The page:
Once upon a time businesses were businesses and people were people. Then one day someone (probably at an agency, possibly a real-life Don Draper) convinced a business to be more like people. And businesses made attempts to be more like people. The actual people didn’t buy it and then the big bad Facebook changed their reach algorithm and no one lived happily ever after. The end. Or is it?

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Pumping the Brakes

by · April 10, 2014

We’re a competitive bunch, aren’t we? Always in a race. Somewhere. Anywhere. We love being first. We are in a hurry to be first. Always. Endlessly. We are always trying to be first, predict the future and beat our competitors to whatever we predict the next big thing will be. We do it in social all the time. We seem to covet this action. Got to be the first on the latest social platform. Need to be the first fully scaled social selling organization. We even race to be the first to RT something or comment on something.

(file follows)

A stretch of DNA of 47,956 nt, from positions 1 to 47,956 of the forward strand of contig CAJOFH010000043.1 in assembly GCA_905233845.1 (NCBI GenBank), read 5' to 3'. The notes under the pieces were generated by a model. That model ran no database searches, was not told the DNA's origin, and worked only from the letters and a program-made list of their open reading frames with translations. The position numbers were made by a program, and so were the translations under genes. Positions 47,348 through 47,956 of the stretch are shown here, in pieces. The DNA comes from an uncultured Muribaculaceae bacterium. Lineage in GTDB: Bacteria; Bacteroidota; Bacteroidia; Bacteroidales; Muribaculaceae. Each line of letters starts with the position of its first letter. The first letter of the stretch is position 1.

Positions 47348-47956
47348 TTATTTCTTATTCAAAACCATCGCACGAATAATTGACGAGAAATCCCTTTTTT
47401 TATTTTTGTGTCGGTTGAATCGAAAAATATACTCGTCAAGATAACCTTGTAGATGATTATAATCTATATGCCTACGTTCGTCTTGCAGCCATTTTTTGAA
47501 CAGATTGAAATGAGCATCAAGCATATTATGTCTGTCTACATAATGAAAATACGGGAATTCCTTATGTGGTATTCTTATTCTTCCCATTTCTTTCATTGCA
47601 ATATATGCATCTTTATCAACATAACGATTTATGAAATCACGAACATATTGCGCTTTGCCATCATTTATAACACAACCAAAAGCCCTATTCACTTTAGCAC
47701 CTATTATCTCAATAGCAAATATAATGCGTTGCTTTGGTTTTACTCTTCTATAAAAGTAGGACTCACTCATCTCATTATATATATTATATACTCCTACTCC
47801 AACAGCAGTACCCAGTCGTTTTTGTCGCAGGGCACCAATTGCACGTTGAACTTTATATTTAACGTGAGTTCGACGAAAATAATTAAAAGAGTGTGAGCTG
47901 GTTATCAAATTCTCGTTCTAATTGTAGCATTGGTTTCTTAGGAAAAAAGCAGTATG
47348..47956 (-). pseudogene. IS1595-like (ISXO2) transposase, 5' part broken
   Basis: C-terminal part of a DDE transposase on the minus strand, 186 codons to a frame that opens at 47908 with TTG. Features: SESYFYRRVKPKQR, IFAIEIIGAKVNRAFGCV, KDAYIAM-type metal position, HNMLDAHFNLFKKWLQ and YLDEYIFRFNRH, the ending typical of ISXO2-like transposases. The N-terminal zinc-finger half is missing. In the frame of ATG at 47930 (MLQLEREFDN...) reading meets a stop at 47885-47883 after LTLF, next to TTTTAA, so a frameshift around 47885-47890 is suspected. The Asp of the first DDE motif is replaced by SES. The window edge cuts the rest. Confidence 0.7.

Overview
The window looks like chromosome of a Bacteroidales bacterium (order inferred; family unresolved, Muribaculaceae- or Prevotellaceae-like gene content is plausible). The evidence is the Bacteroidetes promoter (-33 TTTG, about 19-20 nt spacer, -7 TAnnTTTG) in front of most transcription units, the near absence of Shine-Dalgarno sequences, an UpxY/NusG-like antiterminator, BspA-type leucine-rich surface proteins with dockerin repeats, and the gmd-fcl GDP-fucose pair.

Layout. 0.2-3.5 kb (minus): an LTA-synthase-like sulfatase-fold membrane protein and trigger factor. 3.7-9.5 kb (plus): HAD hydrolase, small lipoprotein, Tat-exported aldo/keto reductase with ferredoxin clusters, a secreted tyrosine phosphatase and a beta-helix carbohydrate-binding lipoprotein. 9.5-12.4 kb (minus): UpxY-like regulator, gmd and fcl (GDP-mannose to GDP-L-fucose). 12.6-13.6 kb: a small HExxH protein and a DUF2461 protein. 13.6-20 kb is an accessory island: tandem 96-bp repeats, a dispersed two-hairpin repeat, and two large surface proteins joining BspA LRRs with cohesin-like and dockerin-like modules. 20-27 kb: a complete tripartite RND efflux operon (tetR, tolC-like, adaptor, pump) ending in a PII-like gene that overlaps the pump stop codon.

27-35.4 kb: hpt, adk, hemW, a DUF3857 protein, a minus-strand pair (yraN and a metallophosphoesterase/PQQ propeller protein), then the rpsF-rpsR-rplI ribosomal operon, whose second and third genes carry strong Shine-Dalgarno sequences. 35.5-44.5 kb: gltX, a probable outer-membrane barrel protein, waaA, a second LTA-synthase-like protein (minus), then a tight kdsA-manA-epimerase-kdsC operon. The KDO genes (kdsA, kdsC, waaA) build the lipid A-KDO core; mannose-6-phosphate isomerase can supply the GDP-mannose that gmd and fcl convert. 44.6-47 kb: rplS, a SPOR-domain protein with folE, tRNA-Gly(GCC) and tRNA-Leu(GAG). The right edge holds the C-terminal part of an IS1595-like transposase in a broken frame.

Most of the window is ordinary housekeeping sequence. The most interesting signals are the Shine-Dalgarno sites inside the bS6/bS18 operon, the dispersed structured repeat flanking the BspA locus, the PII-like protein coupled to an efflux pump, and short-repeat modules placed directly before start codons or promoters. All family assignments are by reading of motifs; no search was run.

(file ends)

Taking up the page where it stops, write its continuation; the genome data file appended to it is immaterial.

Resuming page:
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One Size Fits None

by · April 1, 2014

Houston, we have a problem. The problem is one of plenty. In fact, we have too much. Too many things to choose from. We have too many channels and networks. Too many opportunities to communicate with our customer. Too many places in which to put our messages. We’ve all seen the graphic that illustrates the mind-blowing number of social media marketing channels. If you add in all of the digital platforms as well, it is enough to make you run screaming from the room.

And when we have so many options one of (at least) two things will occur. We will either become paralyzed from all the options and stand there like we do in the cereal aisle, or we will race and cut corners. Either option is ill advised.

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Content strategy, Fight Club style

by · March 13, 2014

The first rule of Fight Club is you do not talk about Fight Club.

Second rule of Fight Club is you DO NOT talk about Fight Club.

So, for the love of Pete:

The first rule of content marketing is you do not talk solely about yourself.

The second rule of content marketing is you DO NOT talk solely about yourself.